Negative Leap Second 

News Excerpt: 

The melting of polar ice due to global warming is affecting Earth’s rotation and could impact precision timekeeping, according to a paper in the journal Nature.

Making the leap:

  • The establishment of two versions of time — astronomical and atomic came more than 55 years ago when atomic clocks were adopted as the official time standard.
  • In atomic time, a second is defined as 9,192,631,770 oscillations of a Cesium atom and thus, these clocks do not slow down. 
  • In the early 1970s, Earth was slowing down in its rotation, and a gap formed between atomic time and astronomical time. Astronomical time fell behind atomic time by 2.5 milliseconds every day. 
    • Thus, the “leap second” was born to adjust that the “day” was getting longer.

What is a Leap Second?

  • Coordinated Universal Time (UTC) is based on International Atomic Time (TAI) but is adjusted by seconds to account for the difference between the definition of the second and the rotation of the Earth. 
  • Occasionally, 1s is added to the UTC time scale. This second is called a leap second.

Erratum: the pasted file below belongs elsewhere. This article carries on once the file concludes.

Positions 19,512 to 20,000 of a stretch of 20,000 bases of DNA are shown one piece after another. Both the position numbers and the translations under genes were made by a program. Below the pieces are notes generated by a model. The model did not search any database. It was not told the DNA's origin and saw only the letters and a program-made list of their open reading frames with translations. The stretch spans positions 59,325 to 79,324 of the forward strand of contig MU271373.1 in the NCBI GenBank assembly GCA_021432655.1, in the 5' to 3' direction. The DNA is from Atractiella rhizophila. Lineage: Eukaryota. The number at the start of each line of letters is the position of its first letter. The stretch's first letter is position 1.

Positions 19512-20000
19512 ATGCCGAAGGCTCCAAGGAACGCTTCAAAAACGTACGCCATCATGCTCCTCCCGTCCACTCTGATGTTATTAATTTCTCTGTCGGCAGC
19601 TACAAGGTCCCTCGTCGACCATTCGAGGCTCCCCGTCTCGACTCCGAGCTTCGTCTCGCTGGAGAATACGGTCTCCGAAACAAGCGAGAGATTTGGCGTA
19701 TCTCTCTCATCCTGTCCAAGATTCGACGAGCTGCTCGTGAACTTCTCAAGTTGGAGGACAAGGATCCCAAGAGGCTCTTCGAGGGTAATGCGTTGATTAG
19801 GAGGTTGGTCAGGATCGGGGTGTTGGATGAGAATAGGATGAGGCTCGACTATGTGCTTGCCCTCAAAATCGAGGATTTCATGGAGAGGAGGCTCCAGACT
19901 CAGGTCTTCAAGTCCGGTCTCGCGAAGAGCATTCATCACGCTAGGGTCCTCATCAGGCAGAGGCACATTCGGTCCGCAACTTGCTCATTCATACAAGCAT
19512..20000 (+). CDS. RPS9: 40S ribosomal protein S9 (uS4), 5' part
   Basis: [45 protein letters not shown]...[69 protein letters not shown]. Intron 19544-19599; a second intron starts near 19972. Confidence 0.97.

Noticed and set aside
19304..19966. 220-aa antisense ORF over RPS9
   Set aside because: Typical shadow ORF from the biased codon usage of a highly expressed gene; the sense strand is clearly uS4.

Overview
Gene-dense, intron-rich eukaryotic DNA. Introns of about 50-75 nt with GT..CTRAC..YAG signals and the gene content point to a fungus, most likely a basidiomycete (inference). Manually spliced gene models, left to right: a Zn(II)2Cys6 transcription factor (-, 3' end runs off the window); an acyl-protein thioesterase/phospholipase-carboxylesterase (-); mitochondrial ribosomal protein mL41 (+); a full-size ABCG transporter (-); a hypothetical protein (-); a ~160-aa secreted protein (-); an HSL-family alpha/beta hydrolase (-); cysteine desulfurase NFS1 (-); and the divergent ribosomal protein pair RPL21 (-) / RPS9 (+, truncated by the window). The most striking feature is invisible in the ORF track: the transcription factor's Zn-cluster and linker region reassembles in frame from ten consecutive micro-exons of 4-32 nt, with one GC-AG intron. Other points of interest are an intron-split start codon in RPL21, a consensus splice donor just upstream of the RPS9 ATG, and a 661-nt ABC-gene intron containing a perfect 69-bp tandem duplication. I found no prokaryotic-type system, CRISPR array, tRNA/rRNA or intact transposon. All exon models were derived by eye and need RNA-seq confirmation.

• Its purpose is to keep the UTC time scale within ±0.9 s of the Universal Time (UT1) time scale, which changes slightly due to variations in the rotation of the Earth. UT1 refers to the astronomical time.
  • Twenty-seven leap seconds have been added to Universal Coordinated Time since 1972. The addition of a leap second happens at the last tick of the clock on the night of Dec. 31 or June 30.
  • In a leap second, instead of 11:59 and 59 seconds turning to midnight, there is another second at 11:59 and 60 seconds. 

Need of the adjustment:

  • Timekeeping is an exact science in a highly technological society, which is why a need was felt to invent the concept of the “leap second” and “negative leap second”.
  • Global Positioning System (GPS) as well as Stock Trading requires split-second accuracy thus, this new difference of a leap second could impact them vastly.

Now:

  • But now, the Earth is not slowing down anymore. There hasn’t been a leap second added since the end of 2016.
  • Earth's rotation has been speeding up, overtaking atomic time. This means that to bring the two measurements in sync, timekeepers may have to introduce the first-ever negative leap second.
  • The melting of the ice caps in Antarctica and Greenland shifts mass (i.e. all that extra liquid is redistributing weight across the planet) toward the equator. That process increases the equatorial bulge of the planet.
  • A negative leap second would go from 11:59 and 58 seconds directly to midnight, skipping 11:59:59.
  • When we do eventually need to implement this adjustment, it could cause major headaches for computer systems not designed to handle a subtraction of time like that. They are designed to add not subtract time.
  • Overall, the Earth’s rotation is too unpredictable to definitively say when (or if) we’ll need that negative leap second in 2026, 2029, or anytime soon.